In Franklin D. Roosevelt’s first inaugural address he included the now-famous line, “The only thing we have to fear is fear itself.” And you know what? That is kind of hard to argue with. I mean, fear is an intangible. You can’t see it, hear it, smell it, touch it, or taste it. You can’t put it in a bottle, and you can’t put a price on it. One could almost ask if something so elusive was even real. But of course that is not going to happen, because we all know that it is. We have all felt it, and we all know its power. But while we may not be able to argue with FDR, we would also have to argue that fear is worth fearing.
What are you afraid of?
Think of how your fears may have changed over your lifetime. Was there ever a time you were afraid of the dark? Of being alone? Of being laughed at? Of being the last one picked for dodge ball? These are all common fears, but generally they aren’t the lasting ones. Most folks get over being afraid of the dark–or they at least learn to manage their fears. And as time goes on, the fears we have mature along with us. Old fears get left behind, and new fears will take their place.
When you look at the apostle Peter you might think he was fearless. He stood up on Pentecost and indicted his fellow Jews for having killed Jesus (Acts 2:22-23). A few short days later he essentially told the highest religious court of the Jews that he did not care what they thought, said, or did, he was going to keep preaching about Jesus (Acts 4:19-20). In the next chapter, he was arrested and beaten, but kept on preaching (Acts 5:40). The man was unstoppable, unafraid of anything or anyone! But if you had seen him a few days before Pentecost, you would have seen him hiding behind a closed and locked door, afraid to be seen and afraid to have made a sound about Jesus (John 21:19). Fear had its ugly grip on him, and the man who would later be fearless and unstoppable had at this point been stopped cold in his tracks. But Peter wasn’t the first to be afraid because of Jesus. Many believe that was the reason Nicodemus came to Jesus by night (John 3:2). This certainly seems to be the case, as there were many of the rulers who believed in Jesus but would not confess Him for fear (John 12:42). Another one on that list was Joseph of Arimathea, the man who with Nicodemus would take the body of Jesus and bury it (John 19:38).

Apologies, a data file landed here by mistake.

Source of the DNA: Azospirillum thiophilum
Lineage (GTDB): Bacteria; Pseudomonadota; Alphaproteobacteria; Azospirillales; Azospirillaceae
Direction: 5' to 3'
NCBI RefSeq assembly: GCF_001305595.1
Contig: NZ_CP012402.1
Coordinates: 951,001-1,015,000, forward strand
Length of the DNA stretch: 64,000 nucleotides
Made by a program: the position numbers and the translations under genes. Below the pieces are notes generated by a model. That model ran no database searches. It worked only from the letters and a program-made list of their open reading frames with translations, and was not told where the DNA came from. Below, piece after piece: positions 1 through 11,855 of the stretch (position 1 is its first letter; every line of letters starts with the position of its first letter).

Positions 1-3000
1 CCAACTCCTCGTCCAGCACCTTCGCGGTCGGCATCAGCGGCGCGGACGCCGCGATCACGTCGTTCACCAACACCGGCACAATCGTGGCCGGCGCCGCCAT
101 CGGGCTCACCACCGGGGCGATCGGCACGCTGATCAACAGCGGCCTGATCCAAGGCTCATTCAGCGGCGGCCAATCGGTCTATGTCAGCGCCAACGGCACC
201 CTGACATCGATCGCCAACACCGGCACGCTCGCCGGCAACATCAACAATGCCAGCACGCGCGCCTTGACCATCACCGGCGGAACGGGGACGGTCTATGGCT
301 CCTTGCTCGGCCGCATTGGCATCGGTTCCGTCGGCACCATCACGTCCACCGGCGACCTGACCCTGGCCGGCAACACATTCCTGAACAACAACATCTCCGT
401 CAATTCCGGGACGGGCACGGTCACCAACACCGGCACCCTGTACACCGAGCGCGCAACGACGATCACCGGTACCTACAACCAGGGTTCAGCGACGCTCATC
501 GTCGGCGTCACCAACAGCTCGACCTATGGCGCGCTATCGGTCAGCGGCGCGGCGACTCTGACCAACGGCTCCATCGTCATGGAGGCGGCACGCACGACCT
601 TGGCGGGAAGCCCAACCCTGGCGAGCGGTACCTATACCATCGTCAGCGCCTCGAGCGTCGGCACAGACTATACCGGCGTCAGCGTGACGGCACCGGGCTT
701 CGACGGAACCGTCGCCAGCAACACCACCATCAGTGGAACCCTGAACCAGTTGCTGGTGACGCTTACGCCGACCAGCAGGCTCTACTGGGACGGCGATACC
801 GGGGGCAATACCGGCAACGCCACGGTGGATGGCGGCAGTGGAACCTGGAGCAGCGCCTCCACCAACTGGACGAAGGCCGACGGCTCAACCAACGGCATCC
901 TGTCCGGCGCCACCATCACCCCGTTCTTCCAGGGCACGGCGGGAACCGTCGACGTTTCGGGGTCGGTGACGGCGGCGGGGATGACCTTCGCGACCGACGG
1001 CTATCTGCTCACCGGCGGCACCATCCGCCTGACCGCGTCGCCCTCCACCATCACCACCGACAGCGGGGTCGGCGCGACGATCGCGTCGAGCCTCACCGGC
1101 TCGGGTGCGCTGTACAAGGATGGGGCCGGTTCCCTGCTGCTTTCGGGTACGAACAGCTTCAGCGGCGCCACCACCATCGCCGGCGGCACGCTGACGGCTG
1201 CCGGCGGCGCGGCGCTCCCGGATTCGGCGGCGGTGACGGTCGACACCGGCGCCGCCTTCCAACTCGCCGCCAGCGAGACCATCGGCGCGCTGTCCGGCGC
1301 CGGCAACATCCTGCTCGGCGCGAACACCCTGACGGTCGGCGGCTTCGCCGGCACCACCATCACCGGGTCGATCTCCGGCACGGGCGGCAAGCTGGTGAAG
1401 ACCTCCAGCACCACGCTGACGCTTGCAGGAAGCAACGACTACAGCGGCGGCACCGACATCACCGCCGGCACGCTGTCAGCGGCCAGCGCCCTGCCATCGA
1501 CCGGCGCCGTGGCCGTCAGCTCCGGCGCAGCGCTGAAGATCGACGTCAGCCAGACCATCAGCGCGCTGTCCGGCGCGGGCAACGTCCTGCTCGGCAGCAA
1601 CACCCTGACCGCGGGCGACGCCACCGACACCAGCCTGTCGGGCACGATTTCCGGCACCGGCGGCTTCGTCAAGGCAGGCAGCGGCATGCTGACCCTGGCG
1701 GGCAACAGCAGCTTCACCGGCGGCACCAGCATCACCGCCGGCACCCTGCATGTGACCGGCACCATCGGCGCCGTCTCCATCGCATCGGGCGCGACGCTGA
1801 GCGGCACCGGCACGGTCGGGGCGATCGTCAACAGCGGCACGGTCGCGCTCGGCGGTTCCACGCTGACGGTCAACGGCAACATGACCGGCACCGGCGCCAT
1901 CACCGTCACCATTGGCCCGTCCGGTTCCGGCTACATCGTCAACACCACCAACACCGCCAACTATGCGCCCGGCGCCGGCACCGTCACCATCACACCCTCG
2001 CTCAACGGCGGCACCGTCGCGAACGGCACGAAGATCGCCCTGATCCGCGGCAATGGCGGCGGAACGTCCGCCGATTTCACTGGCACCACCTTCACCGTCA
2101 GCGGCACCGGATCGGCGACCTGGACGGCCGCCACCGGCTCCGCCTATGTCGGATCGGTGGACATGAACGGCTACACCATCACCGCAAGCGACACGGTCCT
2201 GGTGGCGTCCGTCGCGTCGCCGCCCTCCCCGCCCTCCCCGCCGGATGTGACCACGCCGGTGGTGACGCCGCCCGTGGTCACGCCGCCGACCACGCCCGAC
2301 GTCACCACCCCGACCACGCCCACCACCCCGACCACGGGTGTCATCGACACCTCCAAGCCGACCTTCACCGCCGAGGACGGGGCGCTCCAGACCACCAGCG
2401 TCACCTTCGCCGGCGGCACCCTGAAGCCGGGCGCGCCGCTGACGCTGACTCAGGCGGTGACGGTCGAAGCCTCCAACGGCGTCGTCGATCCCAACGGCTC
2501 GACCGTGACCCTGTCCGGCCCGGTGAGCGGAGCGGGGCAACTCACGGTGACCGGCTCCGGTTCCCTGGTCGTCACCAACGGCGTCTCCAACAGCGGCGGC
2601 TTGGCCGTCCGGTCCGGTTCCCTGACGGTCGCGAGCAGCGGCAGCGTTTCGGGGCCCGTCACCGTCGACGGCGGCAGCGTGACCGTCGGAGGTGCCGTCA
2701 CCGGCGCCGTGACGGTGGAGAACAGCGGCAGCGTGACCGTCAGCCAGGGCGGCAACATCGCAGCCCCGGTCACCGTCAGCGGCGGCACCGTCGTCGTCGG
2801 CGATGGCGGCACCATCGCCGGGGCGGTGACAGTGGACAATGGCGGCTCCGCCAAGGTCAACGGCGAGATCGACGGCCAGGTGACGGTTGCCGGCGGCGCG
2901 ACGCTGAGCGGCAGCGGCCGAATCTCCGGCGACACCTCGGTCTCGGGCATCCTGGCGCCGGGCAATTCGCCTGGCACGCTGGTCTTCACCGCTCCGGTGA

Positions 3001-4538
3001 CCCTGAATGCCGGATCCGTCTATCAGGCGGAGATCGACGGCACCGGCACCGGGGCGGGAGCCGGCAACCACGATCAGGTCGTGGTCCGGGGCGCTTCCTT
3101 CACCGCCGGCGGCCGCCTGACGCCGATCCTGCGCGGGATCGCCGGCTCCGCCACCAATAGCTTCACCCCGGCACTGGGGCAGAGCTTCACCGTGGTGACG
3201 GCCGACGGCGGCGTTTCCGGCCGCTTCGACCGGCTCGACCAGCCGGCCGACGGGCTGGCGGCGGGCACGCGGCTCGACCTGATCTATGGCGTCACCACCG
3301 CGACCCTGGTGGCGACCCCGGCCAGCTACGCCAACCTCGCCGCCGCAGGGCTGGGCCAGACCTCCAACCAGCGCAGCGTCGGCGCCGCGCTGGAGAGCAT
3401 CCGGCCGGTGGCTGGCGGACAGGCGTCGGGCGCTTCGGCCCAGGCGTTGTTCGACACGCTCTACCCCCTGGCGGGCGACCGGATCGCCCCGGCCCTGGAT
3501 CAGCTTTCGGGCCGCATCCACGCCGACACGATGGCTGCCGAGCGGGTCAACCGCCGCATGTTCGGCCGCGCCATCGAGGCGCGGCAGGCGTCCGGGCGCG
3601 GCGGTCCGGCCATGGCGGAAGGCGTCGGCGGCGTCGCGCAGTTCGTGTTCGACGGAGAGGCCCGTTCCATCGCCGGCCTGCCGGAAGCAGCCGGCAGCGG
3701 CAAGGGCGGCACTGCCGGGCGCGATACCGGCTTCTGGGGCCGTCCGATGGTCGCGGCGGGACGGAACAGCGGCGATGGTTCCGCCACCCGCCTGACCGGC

Are you fearless? You shouldn’t be, for fear can be a healthy thing. Fear can help keep you safe. Fear keeps you from purposefully putting your hand on a hot stove. Fear makes sure you “click it or ticket.” Fear steers you away from ingesting, injecting, or inflicting harm upon your body. Fear, hopefully, will keep you from enduring the fires of hell for all eternity. Yes, we all experience fears on a daily basis, even though most of them are manageable or even healthy. But there are also fears that may not be quite so manageable, and those are the fears that we should really fear.
You know the ones I am talking about. The ones that stop you cold in your tracks.
For some, it may be heights, or snakes, or water, or cancer, or clowns. But for way, way, way too many, Peter’s fear is your fear. Fear to unlock the door, to step out, and to talk about Jesus. Fear to let others see you as a servant. Fear of being laughed at, or having someone label you as…godly? If your life is not right with God, is it fear that has you stopped?
President Roosevelt hit it right on the nose. In an effort to shake our nation free from the Great Depression, he pointed right at the problem that was keeping the economy at a standstill. And fear–any fear–that stops us from doing what needs to be done, well, that is definitely something worth fearing.